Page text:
downtown. And the infrastructure is excellent."
The Latin American
New near-shore locations are
the predominantly Spanish-speaking countries, such as the
Dominican Republic, El Salvador, Mexico, Panama, and Puerto
Rico, a US Commonwealth.
Proponents claim that call
centers in their countries can support American customers for
25% to 65% less than American border communities can. Call
centers locating there can tap English speakers.
But the big opportunity is to
leverage these countries' and Puerto Rico's Spanish speakers
to serve the US' large and growing Hispanic population.
The six largest and most
prosperous Spanish-speaking countries in the region -
Argentina, Chile, Colombia, Mexico, Uruguay and Venezuela -
collectively have over 228 million residents.
According to the US Census
more than 35 million Americans in 2000 were Hispanic, up 57.9%
from 22.4 million in 1990. The total US population only grew
Mexico, which has 102 million
people and is a member of NAFTA, is clearly the Latin American
near-shore locations heavyweight. Like Canada, many Mexican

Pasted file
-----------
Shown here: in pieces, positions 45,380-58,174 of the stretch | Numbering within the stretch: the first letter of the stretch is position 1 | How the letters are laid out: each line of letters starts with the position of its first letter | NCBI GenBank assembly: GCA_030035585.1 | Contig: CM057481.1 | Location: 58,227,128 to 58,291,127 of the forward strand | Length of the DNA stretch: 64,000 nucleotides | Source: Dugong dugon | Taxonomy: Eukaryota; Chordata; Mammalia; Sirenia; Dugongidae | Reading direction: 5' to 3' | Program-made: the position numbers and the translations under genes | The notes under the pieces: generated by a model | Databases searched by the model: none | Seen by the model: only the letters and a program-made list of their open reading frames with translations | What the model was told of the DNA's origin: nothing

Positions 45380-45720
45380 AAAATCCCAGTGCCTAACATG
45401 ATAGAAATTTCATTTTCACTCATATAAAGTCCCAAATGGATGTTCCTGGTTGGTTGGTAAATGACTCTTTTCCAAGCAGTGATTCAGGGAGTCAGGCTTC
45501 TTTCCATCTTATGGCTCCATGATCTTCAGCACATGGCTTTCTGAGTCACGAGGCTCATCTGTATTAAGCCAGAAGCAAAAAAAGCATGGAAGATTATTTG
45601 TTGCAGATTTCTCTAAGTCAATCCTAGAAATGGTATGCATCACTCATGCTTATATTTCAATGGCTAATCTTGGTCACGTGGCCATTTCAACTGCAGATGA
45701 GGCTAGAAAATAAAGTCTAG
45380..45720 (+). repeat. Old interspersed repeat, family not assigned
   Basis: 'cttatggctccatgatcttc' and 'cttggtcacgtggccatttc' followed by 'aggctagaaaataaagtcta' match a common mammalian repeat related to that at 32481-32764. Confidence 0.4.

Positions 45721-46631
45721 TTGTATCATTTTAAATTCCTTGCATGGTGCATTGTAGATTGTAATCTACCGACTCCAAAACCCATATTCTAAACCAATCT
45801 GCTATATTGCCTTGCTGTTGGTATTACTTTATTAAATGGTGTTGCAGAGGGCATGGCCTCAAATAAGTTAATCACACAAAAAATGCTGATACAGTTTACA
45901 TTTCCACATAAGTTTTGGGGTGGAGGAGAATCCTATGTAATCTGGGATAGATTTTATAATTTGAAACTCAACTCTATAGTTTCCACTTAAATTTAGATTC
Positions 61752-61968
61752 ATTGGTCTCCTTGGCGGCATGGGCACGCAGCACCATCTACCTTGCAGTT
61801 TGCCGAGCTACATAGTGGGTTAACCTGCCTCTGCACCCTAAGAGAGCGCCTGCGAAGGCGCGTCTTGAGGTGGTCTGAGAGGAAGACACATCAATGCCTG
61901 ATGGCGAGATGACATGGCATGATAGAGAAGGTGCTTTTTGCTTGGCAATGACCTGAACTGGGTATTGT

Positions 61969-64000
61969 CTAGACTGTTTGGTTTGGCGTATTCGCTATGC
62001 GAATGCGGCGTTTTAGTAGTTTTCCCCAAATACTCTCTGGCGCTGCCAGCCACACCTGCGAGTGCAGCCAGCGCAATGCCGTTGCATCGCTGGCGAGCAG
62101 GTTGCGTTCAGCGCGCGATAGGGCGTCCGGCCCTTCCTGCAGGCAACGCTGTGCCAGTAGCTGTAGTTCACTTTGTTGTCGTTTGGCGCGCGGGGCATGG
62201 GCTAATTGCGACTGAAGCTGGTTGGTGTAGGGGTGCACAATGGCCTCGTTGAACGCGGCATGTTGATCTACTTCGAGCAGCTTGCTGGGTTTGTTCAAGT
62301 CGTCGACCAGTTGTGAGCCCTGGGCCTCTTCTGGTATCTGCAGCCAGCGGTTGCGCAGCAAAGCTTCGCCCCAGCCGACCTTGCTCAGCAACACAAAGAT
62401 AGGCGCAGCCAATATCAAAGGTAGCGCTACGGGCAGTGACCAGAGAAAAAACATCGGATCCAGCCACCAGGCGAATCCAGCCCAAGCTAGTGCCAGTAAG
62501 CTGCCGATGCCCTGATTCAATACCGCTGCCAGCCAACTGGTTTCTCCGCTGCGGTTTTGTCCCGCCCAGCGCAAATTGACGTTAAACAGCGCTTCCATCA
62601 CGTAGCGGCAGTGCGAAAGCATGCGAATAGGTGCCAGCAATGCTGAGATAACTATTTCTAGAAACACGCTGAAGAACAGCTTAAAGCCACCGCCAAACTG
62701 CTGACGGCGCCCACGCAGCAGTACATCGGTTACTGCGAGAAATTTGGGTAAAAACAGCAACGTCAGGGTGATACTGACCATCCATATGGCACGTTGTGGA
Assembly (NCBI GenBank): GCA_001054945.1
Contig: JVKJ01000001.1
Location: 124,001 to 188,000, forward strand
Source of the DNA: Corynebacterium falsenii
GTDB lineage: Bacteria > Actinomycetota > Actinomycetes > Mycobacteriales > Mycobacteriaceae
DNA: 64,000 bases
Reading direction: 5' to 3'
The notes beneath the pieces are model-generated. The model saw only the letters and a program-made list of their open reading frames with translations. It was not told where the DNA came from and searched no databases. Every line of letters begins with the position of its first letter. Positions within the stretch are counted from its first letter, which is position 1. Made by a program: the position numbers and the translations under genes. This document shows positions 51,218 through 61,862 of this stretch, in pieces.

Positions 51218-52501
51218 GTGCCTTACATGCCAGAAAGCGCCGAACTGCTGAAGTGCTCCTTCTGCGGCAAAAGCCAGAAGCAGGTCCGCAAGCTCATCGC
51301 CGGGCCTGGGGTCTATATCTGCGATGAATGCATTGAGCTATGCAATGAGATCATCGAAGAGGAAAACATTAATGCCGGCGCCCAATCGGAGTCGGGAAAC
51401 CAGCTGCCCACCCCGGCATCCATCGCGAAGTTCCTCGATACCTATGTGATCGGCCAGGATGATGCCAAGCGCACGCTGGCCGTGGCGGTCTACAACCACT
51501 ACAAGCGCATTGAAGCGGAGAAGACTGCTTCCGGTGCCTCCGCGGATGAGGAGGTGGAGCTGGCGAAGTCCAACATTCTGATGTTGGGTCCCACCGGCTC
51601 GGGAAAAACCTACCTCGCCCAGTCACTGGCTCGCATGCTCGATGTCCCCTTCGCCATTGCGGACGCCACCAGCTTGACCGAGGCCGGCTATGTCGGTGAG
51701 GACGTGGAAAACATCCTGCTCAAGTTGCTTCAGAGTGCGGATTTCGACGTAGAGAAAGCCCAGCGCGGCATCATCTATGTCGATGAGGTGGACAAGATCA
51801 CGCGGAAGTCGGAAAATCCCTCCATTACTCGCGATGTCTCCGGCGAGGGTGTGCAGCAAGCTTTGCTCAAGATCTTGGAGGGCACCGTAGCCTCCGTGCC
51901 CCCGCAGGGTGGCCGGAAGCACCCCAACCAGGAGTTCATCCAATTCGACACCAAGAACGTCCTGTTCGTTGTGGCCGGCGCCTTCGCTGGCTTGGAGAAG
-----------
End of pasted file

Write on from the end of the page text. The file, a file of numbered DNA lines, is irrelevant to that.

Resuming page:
locations are easily accessible from the US by car.
Smaller Latin American
nations may appeal to call centers. The economy of the
Dominican Republic, a stable country with 8 million people,
has changed from agriculture to services, including
telecommunications and energy. Many companies occupy
free-trade zones. At least one outsourcer targeting the US
is successfully operating there.
El Salvador, with 6.4 million
people, markets a high (95%) literacy rate among urbanites.
The capital, San Salvador, has nearly one-third of the
country's population and a neutral Spanish accent.
Panama, with 2.9 million
people, offers excellent telecom infrastructure, available
office space, plus excellent schools and a strong banking
sector. Panama's biggest asset is its bilingualism, aided by
English-language instruction in schools. The country also
sports US cable TV availability - legacies of US possession of
the Canal Zone that ended in 1999.
SITEL (Baltimore, MD;
www.sitel.com) opened a call center in Panama in
January 2002. It also has centers in Colombia and Mexico.
"Panama is a great location
for English and Spanish calls from the US," says Dale Saville,
SITEL's executive vice president. "It offers very competitive
pricing and an excellent English-speaking workforce. It's also